| Art

Michael Radford Art Photography & Signs of Power

Michael Radford is a highly talented art photographer with a knack for surfaces but there are layers to consider also!

[dropcap style=”font-size:100px;color:#992211;”]M[/dropcap]ichael Radford is an art photographer and may be also a professional photographer for hire there are definitely at least two websites that present his work and possibly a third kept separate for pragmatic reasons, compartmentalisation is seemingly necessary when your pitching for work among discerning clients. An artist is always at least three things professionally and Michael Radford is artist, photographer, art editor and director of photography.

Madalina (c) Michael Radford

My first thoughts are about skin and surface both relating to the luminous models and the moody, smooth treatment of buildings and walkways. The colours in the work seems bleached and warm intercut with deep hues, the images are given a kind of exotic feel, like remembering a Michael Mann film they are luxurious even when it’s a concreate slab, this effect covers both perfect youthful people and the old jaded faces in the same varnish its pleasing haute-couture stuff and it’s clear that he has high fashion photography down evident in the work and the commissions.

In Our Skin (c) Michael Radford

My second thoughts come more from exploring his political and philosophical interests which centre around identity and the signs of power its history and present legacy,

“Michael Radford is a lens-based artist currently working in London. His practice brings together  both archival material, and contemporary photographs from the internet and physical archives.  Often using digital manipulation and/or collage to re-interpret the imagery. As well as taking  his own photographs, his practice uses photography to question and/or interrogate the subject  matter, as well as the medium itself, as a representational device. His ongoing research includes  bio-politics, propaganda, imperialism and colonialism,” Info from webpage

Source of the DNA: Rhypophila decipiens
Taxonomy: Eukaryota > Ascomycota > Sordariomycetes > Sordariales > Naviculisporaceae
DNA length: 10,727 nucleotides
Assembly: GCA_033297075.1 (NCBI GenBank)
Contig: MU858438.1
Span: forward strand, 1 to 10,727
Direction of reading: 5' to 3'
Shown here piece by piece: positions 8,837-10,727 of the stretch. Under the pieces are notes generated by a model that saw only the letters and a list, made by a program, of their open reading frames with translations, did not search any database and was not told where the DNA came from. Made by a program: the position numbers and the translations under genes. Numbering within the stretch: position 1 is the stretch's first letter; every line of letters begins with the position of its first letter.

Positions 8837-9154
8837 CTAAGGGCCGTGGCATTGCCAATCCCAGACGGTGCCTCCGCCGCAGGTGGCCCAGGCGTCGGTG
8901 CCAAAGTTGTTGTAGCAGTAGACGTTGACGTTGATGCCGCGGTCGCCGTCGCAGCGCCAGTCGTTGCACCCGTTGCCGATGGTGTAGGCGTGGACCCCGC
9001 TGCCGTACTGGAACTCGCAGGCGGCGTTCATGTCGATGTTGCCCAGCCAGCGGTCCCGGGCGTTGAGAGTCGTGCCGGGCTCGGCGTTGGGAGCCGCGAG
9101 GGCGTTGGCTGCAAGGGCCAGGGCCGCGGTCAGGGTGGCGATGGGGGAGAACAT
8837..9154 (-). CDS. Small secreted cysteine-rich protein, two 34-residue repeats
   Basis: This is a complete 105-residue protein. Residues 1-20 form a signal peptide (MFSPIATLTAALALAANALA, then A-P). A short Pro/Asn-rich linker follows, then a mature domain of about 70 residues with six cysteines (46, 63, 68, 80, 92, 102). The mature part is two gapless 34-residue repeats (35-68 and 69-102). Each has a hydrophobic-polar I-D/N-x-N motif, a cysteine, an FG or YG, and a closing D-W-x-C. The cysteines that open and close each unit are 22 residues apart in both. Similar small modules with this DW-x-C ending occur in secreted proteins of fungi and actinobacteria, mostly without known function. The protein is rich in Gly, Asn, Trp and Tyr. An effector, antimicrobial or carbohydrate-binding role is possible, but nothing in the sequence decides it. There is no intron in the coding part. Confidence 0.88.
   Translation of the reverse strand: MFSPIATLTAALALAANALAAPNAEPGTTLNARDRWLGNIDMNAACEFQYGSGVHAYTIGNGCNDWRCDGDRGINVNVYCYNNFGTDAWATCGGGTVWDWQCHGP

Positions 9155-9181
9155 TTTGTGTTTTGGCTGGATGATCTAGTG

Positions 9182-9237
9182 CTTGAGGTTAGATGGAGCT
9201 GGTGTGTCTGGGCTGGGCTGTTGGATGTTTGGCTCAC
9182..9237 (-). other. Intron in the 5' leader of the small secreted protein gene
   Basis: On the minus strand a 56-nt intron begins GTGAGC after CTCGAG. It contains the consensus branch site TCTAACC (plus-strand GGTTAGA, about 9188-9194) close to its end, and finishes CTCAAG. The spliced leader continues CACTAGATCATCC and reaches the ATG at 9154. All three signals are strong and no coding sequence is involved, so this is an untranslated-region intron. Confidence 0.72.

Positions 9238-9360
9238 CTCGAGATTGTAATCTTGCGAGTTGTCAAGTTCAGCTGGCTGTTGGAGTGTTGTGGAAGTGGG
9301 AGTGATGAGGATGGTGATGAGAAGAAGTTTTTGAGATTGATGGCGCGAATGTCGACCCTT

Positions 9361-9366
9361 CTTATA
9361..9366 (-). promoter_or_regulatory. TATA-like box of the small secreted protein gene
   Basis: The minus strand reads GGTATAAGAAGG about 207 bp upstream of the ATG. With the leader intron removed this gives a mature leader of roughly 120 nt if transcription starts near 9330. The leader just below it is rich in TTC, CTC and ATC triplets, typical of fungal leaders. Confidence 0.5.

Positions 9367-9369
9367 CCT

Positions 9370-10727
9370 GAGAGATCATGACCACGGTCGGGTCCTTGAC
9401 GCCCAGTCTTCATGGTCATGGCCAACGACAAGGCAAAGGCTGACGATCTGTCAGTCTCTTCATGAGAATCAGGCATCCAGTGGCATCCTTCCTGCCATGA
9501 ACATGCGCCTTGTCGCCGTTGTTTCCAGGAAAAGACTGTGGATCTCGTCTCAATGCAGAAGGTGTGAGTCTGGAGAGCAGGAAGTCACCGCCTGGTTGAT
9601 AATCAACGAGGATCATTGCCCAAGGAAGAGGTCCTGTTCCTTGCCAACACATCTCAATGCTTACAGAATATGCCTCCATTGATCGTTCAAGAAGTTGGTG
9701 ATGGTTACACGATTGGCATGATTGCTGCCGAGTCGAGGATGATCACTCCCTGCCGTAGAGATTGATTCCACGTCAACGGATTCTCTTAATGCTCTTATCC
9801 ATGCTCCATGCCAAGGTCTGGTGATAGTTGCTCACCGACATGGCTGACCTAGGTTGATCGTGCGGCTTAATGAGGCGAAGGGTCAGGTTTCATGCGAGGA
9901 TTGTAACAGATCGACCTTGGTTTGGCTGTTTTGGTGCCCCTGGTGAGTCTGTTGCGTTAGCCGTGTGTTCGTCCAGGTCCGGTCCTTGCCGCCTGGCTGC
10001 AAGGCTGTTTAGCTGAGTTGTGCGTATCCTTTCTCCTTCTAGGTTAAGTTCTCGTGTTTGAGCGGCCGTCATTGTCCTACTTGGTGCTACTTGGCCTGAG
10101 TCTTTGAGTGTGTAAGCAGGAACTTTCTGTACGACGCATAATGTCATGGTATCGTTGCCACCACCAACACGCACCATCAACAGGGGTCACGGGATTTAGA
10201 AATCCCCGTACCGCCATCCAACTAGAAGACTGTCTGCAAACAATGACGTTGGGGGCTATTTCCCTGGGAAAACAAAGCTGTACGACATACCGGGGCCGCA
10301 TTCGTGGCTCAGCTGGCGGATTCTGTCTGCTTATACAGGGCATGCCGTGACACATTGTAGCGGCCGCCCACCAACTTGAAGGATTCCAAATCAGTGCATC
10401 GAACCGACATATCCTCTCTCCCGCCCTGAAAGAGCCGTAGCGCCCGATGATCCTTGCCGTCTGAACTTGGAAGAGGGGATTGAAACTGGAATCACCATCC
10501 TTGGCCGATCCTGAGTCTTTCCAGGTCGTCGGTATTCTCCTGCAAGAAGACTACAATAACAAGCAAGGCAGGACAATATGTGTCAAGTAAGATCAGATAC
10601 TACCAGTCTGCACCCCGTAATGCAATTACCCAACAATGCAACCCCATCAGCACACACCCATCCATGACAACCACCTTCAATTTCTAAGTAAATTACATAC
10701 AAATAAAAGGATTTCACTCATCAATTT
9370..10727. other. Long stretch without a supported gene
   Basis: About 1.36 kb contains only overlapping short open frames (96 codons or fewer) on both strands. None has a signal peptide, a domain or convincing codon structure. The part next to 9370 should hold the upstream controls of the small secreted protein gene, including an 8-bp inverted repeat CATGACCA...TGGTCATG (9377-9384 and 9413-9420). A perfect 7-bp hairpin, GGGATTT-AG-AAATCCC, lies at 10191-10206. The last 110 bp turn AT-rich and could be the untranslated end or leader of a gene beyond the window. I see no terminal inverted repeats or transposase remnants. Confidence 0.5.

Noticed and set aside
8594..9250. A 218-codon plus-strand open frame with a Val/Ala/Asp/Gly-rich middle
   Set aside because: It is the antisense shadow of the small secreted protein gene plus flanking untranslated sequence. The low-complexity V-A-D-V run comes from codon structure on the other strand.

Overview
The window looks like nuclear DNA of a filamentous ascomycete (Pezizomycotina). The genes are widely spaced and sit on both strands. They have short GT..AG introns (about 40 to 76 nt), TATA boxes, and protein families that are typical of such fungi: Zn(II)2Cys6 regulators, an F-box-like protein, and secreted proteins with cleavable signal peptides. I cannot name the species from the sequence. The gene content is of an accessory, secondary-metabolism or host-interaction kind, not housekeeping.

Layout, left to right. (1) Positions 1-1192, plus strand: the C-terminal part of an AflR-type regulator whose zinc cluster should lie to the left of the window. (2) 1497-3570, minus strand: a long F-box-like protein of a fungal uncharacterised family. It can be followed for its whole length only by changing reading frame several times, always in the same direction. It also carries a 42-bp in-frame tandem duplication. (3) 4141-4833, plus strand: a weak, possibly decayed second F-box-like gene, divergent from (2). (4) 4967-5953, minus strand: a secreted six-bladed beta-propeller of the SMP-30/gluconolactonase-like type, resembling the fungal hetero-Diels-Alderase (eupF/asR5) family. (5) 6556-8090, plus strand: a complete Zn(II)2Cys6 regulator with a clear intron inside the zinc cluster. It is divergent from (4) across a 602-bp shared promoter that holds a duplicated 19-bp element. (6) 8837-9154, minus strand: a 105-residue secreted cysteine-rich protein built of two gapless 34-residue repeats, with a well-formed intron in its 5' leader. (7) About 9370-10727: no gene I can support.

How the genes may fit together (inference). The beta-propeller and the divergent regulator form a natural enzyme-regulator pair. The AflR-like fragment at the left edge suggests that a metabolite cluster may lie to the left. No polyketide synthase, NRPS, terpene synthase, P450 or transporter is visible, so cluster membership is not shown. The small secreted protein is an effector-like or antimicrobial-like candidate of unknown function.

Plantation Cul-de-Sac , My Body is Everywhere, 2017

The only strange or paradoxical thought is that the images are so seductive the fashion shoots the buildings, the objects and the inky pictures of Haiti, this seems to be at odds somewhat with the political attitude as the viewer is drawn into dreamy textures and hues, even the worn-out faces and scarred landscapes are part of an intoxication which is dependent on the nostalgia of old empire and otherness while simultaneously trading on the obvious moral high horse of how wrong it all was and in the case of Haiti is. This though may be particular to me and most people I’m sure will simply appreciate the fine quality of Radford’s images.

Plantation Délices #6, My Body is Everywhere, 2017

My Body is everywhere (Haiti Project)

To go into detail then we can consider this ambitious project.

This body of work explores various forms of power in post-colonial Port-au-Prince in Haiti the description from the artist below is framed by a quote from Sartre, ‘My body is everywhere: the bomb which destroys my house also damages my body in so far as the house was already an indication of my body’ This indicates the artists interest in power structures and the images which make up this project attempt to explore in tasteful black and white the scars of that history perhaps also its repetition in new forms of control and domination,

“The last visible relic of the neocolonial era lays in the north of Port-au-Prince, the HASCO (Haitian American Sugar Company) sugar refinery. HASCO was first registered in Delaware, US on the 5th of August 1912, three years before the Americans occupied Haiti. The Americans officially left in 1934, yet they have remained present with both political and economic interests, creating a system of corporate hegemony,” Michael Radford

Slave Market, My Body is Everywhere, 2017

There is a sense in the work of a used place turned over many times for resources the remains of old colonial buildings or fortifications mixed with new factories and the ‘Slave Market’ a title, surely a reference to the place name is also a comment on the exploitation and struggle of the contemporary people pictured there.

Michael Radford then is an interesting figure in the sense he sums up the lot of many contemporary creatives. The tension of his practice lies I think in his need to survive and please those who commission him and in his own more radical leanings, where or how often Sartre comes into his day when he’s shooting porcelain models in expensive clothes is any bodies guess. It will be interesting to see if this tension gives way to either great art or great seduction, the games on.

Artists Website


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